Have you ever had one of those generational or cultural encounters that left you just shaking your head? So, I was out one day pumping gas in my neighborhood — which also happens to be in the hood —listening to one of my favorite jazz crooners, Little Jimmy Scott. A car comes up, bumping some indiscernible ratchet noise and a young black woman gets out of the car. She smiles, and I smile back. Then Jimmy lets fly one of his signature notes, which catches the attention of my young friend at the pump. I offer that it is one of my favorite jazz singers, and she scrunches up her nose in response.
All the while, her speakers have been spewing a diuretic stream of cuss words, misogynist themes and culturally debasing lyrics. It made me wonder: Why are so many young folks so removed from their own cultural roots.? Clearly, this young lady was intrigued by the purity she heard in Scott's voice but was put off by the genre, a genre that is steeped in her culture's historical contribution.
This is not a new phenomenon. I remember years ago playing some jazz in class and having a young black student ask, "What is that slave music?" And showing a documentary of jazz greats, in which Ray Charles gives an interview, when a young lady yells from the back of the class, "Isn't that the guy from the Pepsi commercials?"
How can you have a generation of British artists like Adele, Amy Winehouse and Joss Stone who hold historically black musicians in awe but here across the pond our own youth are clueless to their own musical history?
Some might argue that jazz is becoming a forgotten art form in a contemporary musical culture of radio stations playing the same 20 songs in heavy rotation every hour until you find yourself frothing at the mouth, fighting the urge to drive your car into a median yelling the latest Taylor Swift lyrics.
Well, two local budding musicians and jazz lovers Narcel Reedus and Iris Boyd have taken it upon themselves to create a space where folks can both learn and love jazz music.
Boyd is a flutist and lover of music. When asked about what inspired her to want to bring Jazz at Packard Place to life, she shares, "I think Stevie Wonder said, 'Music is the key of life' or I heard it somewhere. Jazz, traditional jazz, is an art form and you can interpret it how you please. Music brings people together no matter the culture. There are so many unknown artists in Charlotte, and we are exposing that talent at Jazz at Packard Place."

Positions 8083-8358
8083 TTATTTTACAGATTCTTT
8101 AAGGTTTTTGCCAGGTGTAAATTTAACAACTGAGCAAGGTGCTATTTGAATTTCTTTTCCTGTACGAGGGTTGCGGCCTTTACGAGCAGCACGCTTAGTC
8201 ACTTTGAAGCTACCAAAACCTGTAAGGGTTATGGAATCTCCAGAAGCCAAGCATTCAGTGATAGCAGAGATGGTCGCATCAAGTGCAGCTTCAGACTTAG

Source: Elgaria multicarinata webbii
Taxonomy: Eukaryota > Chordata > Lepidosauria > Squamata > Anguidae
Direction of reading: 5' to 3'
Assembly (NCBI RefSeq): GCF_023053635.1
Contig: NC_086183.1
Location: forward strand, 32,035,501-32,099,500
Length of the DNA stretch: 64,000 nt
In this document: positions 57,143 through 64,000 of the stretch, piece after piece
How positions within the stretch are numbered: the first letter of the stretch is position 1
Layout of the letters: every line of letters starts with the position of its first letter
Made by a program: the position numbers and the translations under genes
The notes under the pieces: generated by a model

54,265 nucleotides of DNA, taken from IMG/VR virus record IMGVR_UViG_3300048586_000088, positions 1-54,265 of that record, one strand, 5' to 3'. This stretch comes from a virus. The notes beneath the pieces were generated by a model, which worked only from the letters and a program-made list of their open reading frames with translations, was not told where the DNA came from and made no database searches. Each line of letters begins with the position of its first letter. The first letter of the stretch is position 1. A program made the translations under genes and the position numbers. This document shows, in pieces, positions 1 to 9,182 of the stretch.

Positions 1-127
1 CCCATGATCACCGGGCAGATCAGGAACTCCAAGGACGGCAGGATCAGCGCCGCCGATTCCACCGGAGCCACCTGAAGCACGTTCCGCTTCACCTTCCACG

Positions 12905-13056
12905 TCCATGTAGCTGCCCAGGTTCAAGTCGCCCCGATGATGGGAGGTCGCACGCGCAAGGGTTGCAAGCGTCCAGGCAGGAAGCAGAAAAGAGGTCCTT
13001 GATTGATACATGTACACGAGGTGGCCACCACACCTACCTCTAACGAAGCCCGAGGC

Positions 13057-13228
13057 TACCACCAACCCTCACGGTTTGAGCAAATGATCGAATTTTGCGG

Reedus plays trumpet and offers his story. "I was named after my Uncle Narcel ... he and my Aunt Fannie created a small universe in their Chicago basement during the '70s. There was music, jazz, liquor and grown folks drinking, dancing and laughing. I just remember jazz being everywhere. I played trumpet in middle school and high school. Thirty years later I picked the horn back up, played a few gigs and created an opportunity to promote live jazz in Charlotte."
I decided to check out the Packard Place jazz night myself. The night I attended, a young cat named Marcus Jones and his group were playing. Imagine Maxwell, circa big hair. This dude was incredible as he played several instruments and even sang as they did both classic and contemporary covers. An artist who actually plays instruments — what a concept!
I was in the lobby during one of Jones' sets when I noticed a group of women looking similar to my young gas pump buddy, walking on the sidewalk of Church Street. The young urban divas entered and inquired about the cool sounds they heard. They were visibly disappointed when they found out that the event was not free and regretfully exited. But the takeaway was that they had literally been enticed into the space by the sounds of jazz.
The second set featured the Calvin Edwards Trio. Calvin is a big man with an even bigger voice, personality and stage presence. His performances are part music and part storytelling; he really knows how to work the audience. Calvin, in a traditional griot style, shared history, music and stories.
Maybe the key to educating young folks about their cultural history is simple exposure. It could be a chance encounter at the gas pump. Or if there are some folks you want to assist in some much needed cultural appropriation, share an evening of jazz.
In the spirit of cultural exchange, though, you may have to endure an evening listening to my young gas pump diva's playlist. I'm just saying.